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S74 Is bronchoscopy needed in children with persistent bacterial bronchitis?
  1. RK Narang,
  2. K Bakewell,
  3. J Peach,
  4. S Clayton,
  5. M Samuels,
  6. J Alexander,
  7. W Lenney,
  8. FJ Gilchrist
  1. Academic Department of Child Health, University Hospital of North Staffordshire, Newcastle Road, Stoke-on-Trent, United Kingdom

Abstract

Introduction and Objectives Persistent bacterial bronchitis (PBB) is increasingly recognised as a cause of chronic cough in young children but there is lack of consensus about investigation and treatment. At UHNS, children with a wet cough for >6 weeks unresponsive to oral antibiotics prescribed by the GP are investigated with CXR, baseline immune function and flexible bronchoscopy with bronchoalveolar lavage (FB-BAL). Patients with confirmed PBB are then treated with a prolonged course of an appropriate antibiotic. Some centres reserve FB-BAL for those who do not respond to blind treatment with co-amoxiclav or clinically relapse. The objective was to review bronchoscopic findings and immune function in children with chronic cough to determine which investigations are necessary.

Methods A retrospective case note review of all children investigated for chronic cough between May 2011 and June 2013.

Results The notes of 44 children with chronic cough were reviewed. BAL samples were taken from 6 lobes in every patient. Median (IQR) age at bronchoscopy was 3.3 (1.8–4.4) years. Positive BAL cultures were obtained from 35 patients (80%). Ten patients (23%) isolated ≥2 organisms. Haemophilus influenza was identified in 20 (46%), Moraxella catarrhalis in 11 (25%), Staphylococcusl aureus in 10 (23%) and Streptococcus pneumoniae in 6 (14%). Candida albicans, Group A Streptococcus, Haemophilus parainfluenzae and a gram negative bacillus were each identified in 1 patient (2%). In 13 (30%) at least 1 organism was isolated that was unlikely to respond to co-amoxiclav. If the right middle lobe (RML) had been the only lobe sampled (as per ERS guidance) organisms would have been missed in 14 patients (32%). Suboptimal functional antibodies to Haemophilus influenza or Pneumococcus were identified in 7 patients (16%). Appropriate antibiotics were prescribed for all patients with a positive culture. Co-amoxiclav was the most commonly prescribed antibiotic and was used in 20 patients (57%). Treatment duration varied between 4 and 8 weeks.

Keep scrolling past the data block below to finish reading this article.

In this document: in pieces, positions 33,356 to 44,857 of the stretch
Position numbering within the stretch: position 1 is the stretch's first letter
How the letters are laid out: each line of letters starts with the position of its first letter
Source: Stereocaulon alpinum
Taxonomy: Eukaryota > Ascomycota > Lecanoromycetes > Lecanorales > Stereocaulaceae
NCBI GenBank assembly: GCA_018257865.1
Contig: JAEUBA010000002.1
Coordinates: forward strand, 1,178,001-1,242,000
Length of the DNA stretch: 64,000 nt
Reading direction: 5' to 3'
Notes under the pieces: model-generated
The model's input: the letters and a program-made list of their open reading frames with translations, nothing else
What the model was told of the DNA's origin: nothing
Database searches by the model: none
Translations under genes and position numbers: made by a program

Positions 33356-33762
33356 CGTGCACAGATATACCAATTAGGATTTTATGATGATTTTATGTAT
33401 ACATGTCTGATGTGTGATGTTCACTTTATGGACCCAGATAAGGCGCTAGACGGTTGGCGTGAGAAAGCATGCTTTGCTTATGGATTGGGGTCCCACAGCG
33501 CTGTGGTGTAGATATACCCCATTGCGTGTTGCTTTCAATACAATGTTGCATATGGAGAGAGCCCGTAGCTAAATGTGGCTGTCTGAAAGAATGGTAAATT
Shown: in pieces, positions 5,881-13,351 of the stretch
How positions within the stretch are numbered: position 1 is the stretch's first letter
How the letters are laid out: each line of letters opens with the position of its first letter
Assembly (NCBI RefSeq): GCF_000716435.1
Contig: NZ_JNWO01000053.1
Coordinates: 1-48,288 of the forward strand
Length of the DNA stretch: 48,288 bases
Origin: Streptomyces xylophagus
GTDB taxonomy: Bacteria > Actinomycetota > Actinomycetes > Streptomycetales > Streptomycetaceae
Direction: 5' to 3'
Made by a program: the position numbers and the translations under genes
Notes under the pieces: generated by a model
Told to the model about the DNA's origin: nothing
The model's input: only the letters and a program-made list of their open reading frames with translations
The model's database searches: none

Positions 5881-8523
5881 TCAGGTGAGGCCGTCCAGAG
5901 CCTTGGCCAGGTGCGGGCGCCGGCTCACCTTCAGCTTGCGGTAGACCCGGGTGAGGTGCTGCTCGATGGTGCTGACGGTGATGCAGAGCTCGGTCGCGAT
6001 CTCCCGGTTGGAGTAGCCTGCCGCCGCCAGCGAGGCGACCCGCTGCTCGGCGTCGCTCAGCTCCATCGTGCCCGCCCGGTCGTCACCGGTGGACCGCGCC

Conclusions FB-BAL is a useful investigation to aid the diagnosis and guide treatment in PBB. The best time to perform FB-BAL is not known. In PBB a number of organisms will be missed if BAL is only taken from the RML.

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